THE National AIDS Council of Zimbabwe (NAC) Chief Executive Officer, Dr Bernad Madzima says the prevailing scenario whereby the country relies heavily on donors for Antiretroviral medicines was unstainable.
By Patricia Mashiri
Zimbabwe is one of the countries with the biggest population in need of the antiretroviral (ART) medicines. It has a population of about 1.4 million people in need of ART.
Speaking at a National Dialogue on the Local Manufacture of Medicines in Zimbabwe, Dr Bernard Madzima said the country’s AIDS Levy is used to procure ART medications but it was not enough and there is need to explore other streams of financing the HIV response.
Zimbabwe has been depending on donor funding for both Adult (ART) and pediatric ART and this has greatly affected millions of people in trying to access the medicines. The biggest donors of the ART are the Global Fund and The United States President’s Emergency Plan for AIDS Relief (PEPFAR).
“If we check on the Funding landscape for both Adult ARVs and the pediatric ART there is a worrying trend when we think about what might happen tomorrow when these biggest funders decides to drop out. As a country we buy our ART commodities using the little amount we get from the tax payers money,” Dr Madzima said.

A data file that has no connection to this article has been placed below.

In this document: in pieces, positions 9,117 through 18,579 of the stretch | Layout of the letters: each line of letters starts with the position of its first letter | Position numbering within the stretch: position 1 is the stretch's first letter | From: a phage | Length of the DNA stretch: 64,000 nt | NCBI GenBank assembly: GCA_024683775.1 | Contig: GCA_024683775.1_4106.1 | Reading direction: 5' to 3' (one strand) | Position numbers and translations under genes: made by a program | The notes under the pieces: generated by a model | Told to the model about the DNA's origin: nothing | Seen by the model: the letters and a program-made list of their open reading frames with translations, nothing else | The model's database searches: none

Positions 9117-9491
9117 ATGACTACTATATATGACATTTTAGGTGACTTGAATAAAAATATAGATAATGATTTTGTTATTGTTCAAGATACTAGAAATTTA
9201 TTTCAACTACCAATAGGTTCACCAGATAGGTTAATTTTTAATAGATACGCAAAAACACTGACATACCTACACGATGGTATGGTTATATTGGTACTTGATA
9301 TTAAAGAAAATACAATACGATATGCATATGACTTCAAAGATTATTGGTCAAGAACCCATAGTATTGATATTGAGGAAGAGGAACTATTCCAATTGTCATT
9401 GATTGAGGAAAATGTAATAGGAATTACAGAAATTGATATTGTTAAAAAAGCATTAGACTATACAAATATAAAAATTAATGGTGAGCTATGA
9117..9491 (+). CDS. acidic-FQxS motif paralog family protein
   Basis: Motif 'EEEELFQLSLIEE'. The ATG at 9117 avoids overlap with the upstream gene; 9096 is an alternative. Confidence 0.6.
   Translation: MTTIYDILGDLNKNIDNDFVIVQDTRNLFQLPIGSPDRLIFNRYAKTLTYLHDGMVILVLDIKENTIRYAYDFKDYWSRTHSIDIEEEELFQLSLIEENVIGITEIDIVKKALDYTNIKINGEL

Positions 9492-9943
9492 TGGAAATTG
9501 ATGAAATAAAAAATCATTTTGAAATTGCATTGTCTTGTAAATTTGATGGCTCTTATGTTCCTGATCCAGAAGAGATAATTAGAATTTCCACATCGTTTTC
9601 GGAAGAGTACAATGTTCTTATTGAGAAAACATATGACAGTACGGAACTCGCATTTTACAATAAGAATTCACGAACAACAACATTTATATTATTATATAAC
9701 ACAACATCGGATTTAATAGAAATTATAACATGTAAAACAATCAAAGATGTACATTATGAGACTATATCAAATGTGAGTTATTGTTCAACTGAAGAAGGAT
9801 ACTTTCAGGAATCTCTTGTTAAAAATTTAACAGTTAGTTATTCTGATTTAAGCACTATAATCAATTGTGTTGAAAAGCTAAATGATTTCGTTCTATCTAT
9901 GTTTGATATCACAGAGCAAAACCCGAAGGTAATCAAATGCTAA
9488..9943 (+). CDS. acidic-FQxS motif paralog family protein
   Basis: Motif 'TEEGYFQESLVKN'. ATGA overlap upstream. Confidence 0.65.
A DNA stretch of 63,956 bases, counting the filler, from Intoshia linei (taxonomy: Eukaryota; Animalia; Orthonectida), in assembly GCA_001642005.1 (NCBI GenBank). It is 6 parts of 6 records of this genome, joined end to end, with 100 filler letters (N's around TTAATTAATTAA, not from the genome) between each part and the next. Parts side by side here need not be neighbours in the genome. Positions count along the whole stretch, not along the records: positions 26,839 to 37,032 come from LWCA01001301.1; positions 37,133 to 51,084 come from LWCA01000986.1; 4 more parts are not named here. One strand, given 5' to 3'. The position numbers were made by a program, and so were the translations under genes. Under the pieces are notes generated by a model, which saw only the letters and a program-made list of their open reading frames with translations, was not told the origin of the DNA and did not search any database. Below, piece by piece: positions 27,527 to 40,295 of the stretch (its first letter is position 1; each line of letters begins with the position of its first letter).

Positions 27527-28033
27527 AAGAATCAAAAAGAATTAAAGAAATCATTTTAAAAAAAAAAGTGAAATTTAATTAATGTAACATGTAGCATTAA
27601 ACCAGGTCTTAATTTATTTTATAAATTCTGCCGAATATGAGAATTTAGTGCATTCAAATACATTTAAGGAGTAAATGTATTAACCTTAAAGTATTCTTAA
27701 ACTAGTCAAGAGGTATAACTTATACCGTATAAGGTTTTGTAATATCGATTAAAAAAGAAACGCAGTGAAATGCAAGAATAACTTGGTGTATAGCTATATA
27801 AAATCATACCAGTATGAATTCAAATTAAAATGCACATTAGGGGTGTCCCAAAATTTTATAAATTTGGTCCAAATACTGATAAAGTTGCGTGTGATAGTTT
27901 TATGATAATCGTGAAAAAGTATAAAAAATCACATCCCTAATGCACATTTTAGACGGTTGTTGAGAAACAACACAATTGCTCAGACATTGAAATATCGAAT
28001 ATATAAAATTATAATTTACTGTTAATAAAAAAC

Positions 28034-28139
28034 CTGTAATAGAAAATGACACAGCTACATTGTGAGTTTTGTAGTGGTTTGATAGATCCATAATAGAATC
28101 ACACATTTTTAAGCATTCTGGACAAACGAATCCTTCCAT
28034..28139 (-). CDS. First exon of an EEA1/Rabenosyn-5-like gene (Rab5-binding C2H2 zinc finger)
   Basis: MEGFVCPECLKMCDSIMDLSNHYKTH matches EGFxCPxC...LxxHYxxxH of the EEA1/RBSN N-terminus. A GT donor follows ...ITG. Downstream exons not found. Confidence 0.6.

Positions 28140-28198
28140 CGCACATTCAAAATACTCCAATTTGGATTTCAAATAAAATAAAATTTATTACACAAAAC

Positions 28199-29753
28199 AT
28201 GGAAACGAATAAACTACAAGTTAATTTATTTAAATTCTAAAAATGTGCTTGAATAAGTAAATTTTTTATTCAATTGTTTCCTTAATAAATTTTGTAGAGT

Dr Madzima added that their mandate as NAC was to oversee the management and administration of the AIDS Levy, monitoring and evaluating national policies on HIV and AIDS.
“We facilitate strategic planning and implementation of the national strategic framework on HIV and AIDS, establish and realize appropriate HIV and AIDS mechanisms and structures at various levels promote advocacy for action to fight HIV and AIDS, encourage and support documentation as well as sharing of experiences, lessons learnt and facilitate expansion of “Best Practices”
“We ensure transparency and accountability in the disbursement and utilization of resources mobilized to fight HIV and AIDS through the AIDS levy and other sources. We also promote the Meaningful Involvement of People Living with HIV and AIDS (MIPA) in planning and implementation of interventions,” Dr Madzima said.